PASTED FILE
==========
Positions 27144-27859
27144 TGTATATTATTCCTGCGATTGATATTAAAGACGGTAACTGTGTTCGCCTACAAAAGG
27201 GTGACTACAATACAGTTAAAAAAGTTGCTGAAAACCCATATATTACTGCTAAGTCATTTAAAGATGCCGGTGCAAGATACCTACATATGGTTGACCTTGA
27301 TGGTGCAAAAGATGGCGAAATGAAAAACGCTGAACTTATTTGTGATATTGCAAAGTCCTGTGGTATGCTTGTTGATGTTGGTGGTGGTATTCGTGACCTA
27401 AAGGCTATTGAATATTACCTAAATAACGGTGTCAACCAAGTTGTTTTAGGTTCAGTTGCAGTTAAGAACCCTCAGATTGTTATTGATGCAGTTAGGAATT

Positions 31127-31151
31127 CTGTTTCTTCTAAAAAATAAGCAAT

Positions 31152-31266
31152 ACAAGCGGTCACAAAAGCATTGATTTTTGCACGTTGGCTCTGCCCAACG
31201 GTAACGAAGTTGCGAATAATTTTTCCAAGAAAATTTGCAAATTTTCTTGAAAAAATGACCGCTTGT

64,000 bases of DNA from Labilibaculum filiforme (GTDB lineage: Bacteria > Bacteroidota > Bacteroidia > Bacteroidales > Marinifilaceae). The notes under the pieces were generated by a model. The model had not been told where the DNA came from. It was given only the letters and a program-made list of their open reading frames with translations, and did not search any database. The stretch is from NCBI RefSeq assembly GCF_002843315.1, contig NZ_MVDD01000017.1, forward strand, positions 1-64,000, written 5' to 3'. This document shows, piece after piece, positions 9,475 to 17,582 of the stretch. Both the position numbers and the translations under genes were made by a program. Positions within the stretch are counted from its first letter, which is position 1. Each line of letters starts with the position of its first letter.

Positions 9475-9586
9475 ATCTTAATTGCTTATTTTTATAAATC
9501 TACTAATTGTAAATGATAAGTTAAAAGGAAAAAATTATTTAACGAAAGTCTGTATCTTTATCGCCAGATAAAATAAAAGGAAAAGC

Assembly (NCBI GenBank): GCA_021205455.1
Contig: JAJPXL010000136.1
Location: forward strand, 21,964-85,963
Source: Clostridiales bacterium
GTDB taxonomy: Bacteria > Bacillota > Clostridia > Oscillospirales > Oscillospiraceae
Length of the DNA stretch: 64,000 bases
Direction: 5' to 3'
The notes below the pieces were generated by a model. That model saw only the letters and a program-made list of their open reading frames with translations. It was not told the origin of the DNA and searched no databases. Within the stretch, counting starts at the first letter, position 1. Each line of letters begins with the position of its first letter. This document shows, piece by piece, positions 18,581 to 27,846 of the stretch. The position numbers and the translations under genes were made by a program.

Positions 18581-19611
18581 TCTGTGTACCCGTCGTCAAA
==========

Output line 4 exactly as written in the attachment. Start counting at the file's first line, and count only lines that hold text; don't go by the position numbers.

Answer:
27301 TGGTGCAAAAGATGGCGAAATGAAAAACGCTGAACTTATTTGTGATATTGCAAAGTCCTGTGGTATGCTTGTTGATGTTGGTGGTGGTATTCGTGACCTA